The S&P 500 is up more than 12 percent since Election Day, unemployment has reached a 16-year low and economic growth in the coming year is expected to reach 2.3 percent, more robust growth than 2016's 1.6 percent growth. 

Trump sought to play up his handling of the economy again on Friday at a week-ending event meant to highlight his efforts on legislation to fund new infrastructure projects across the country.

The Hill’s Niv Elis has more: http://bit.ly/2rTFEh9.

 

Ivanka to join Trump in jobs push: President Trump and first daughter/senior adviser Ivanka Trump will hit the road next week to push for workforce development and job creation, as the White House looks to turn the page on former FBI Director James Comey's Senate testimony.

On Tuesday, the president, the first daughter and Labor Secretary Alexander Acosta will travel to Wisconsin to tour Waukesha County Technical College, where they’ll promote new steps the administration will take to expand apprenticeships and make it easier for students to obtain skills-based education through “earn-and-learn” programs.
 
On a conference call with reporters, Ivanka Trump said the event will help “raise awareness about the fact that there are important and very viable and respectable career paths outside of a traditional four-year college experience that should be considered and should be invested in.”

The new jobs push comes as the White House looks to move beyond a dramatic week dominated by Comey’s Thursday testimony on Capitol Hill.

The Hill’s Jonathan Easley reports: http://bit.ly/2rTaXbM.

 

White House adviser to meet with auto leaders: White House National Economic Council Director Gary Cohn is slated to meet with automobile industry leaders on Wednesday about tax reform, as the Trump administration works to flesh out its plan.

Representatives from the National Automobile Dealers Association, American International Automobile Dealers Association, Alliance of Automobile Manufacturers, Global Automakers and the Automotive Service Association are expected to attend, according to White House spokeswoman Natalie Strom.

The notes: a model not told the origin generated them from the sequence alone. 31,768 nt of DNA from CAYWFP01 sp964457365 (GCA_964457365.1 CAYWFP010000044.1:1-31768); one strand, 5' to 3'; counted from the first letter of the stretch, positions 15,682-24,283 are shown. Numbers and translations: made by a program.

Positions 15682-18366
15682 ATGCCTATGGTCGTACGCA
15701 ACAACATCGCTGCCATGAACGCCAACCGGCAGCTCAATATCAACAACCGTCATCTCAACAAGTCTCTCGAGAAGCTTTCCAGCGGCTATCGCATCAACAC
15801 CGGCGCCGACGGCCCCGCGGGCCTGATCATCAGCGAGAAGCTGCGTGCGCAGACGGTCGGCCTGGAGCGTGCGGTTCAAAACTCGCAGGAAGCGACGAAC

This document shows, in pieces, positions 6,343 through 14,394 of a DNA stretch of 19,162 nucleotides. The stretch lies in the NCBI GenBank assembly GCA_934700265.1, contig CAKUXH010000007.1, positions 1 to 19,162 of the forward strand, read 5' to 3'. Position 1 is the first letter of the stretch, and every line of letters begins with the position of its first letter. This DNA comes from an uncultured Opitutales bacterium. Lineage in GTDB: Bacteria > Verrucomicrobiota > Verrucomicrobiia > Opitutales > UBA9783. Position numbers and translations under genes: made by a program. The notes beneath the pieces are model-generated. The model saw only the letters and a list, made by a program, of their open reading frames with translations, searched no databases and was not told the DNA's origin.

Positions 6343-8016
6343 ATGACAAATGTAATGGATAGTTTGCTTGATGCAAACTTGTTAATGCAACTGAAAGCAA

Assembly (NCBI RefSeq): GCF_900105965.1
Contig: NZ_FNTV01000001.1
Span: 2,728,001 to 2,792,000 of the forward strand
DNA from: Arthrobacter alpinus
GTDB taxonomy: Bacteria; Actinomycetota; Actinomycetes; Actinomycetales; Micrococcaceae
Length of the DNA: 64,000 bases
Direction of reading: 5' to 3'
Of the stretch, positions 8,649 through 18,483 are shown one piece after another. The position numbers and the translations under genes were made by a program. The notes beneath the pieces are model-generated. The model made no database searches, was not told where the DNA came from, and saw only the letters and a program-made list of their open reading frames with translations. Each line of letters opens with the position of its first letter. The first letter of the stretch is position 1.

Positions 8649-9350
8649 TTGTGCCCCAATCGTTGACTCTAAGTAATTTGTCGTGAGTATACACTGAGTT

The meeting will be the latest of about one dozen tax-reform listening sessions that the White House plans to hold with business leaders. Last week, Cohn and Treasury Secretary Steven Mnuchin met with transportation industry leaders including Airlines for America, the American Trucking Association, the American Association of Railroads, UPS and FedEx. 

Read more here: http://bit.ly/2rTsnVC.

 

Dem aims to block Trump properties from receiving federally subsidized flood insurance: Legislation introduced in the House on Monday would prevent President Trump from receiving federally subsidized flood insurance, amid warnings that the effects of climate change could put parts of his Mar-a-Lago resort and other south Florida properties underwater in coming years.

The bill from Rep. Earl BlumenauerEarl BlumenauerCongress should stand with the majority of Americans and support Rohrabacher-Blumenauer amendment Dem to join mental health group advocating Trump's removal House votes to block aircraft sales to Iran MORE (D-Ore.) — titled the Prohibiting Aid for Recipients Ignoring Science (PARIS) Act — would ensure properties owned by a president or a president's family members can’t access subsidized insurance from the National Flood Insurance Program.

An analysis by Coastal Risk Consulting found that in the future, the Mar-a-Lago grounds in Palm Beach, Fla., could be under at least a foot of water for 210 days a year because of tidal flooding.

The Hill’s Cristina Marcos has more: http://bit.ly/2rTviOc.